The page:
As humans we occupy a certain scale of space. We walk through forests and notice the trees and birds; we live in houses and interact with people, pets, objects. We also inhabit a specific timescale–one that rarely exceeds 100 years, and one that we live from one day to the next. Beyond our familiar parameters of space and time, we struggle to comprehend the micro and the macro; timescales that extend into thousands or millions of years, or ones that exist for fleeting moments. On the macro scale there are Earth’s physical systems–the churning circulation of oceans and air that carries oxygen and warmth around the globe and the slow grind of plate tectonics–where whole continents shift at the rate of a growing fingernail. On the smaller scale there are universes that exist around us hiding in plain sight. One of these tiny worlds exists on the seafloor.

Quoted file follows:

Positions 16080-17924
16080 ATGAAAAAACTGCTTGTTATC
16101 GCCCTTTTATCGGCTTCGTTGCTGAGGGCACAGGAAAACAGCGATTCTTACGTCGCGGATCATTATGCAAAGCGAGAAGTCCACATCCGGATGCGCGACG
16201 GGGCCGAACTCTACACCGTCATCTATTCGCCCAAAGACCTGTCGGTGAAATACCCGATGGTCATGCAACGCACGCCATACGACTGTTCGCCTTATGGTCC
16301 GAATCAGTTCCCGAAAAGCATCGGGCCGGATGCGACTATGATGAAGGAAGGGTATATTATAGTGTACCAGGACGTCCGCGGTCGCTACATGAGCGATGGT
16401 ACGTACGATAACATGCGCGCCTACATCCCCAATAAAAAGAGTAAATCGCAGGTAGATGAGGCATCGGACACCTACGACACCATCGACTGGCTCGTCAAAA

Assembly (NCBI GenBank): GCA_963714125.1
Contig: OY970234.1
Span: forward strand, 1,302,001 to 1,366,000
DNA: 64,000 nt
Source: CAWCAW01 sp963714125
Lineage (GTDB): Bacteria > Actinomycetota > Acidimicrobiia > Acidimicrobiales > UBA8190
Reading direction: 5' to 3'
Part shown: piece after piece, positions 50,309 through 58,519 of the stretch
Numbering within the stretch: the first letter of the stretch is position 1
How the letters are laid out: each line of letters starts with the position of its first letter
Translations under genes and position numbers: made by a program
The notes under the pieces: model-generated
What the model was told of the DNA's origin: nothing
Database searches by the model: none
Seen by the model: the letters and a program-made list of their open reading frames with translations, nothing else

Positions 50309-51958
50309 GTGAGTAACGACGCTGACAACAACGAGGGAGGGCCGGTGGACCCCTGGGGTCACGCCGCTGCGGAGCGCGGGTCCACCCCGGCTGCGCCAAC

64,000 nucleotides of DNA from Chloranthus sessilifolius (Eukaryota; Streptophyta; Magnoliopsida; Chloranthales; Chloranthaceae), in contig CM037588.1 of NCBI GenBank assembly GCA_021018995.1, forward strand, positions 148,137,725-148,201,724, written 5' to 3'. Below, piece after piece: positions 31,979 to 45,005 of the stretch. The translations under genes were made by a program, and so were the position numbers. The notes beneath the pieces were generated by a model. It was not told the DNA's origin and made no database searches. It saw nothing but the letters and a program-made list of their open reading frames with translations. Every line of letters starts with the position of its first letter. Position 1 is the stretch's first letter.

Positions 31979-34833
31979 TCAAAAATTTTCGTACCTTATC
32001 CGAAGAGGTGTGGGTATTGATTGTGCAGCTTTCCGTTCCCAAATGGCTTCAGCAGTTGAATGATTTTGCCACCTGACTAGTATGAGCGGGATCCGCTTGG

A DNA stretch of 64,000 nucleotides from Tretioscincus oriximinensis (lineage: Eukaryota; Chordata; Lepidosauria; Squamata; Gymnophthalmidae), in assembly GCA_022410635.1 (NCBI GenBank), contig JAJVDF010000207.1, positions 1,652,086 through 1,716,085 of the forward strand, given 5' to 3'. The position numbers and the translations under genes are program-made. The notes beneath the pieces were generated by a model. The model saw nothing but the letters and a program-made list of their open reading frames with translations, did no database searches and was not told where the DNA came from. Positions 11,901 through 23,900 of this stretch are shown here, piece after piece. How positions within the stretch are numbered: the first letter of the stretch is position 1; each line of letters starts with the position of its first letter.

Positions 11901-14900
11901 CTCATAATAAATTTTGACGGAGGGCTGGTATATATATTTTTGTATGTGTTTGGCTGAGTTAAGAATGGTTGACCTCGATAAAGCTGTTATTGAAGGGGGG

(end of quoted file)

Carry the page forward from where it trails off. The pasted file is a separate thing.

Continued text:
Recently I saw Claire Beynon speak at the Otago Museum in New Zealand about her artistic exploration and research in Antarctica. Beynon is an artist and writer from Dunedin, New Zealand, who has traveled south with polar scientists for multiple seasons to investigate the microscopic marine life of the Antarctic. The team of scientists that Beynon accompanied study foraminifera—a group of unicellular plankton with calcified cocoon-like shells that live on the ocean floor. These organisms’ outer shells differ in morphology based on the sediment they live in and can tell us about past marine environments and weather conditions.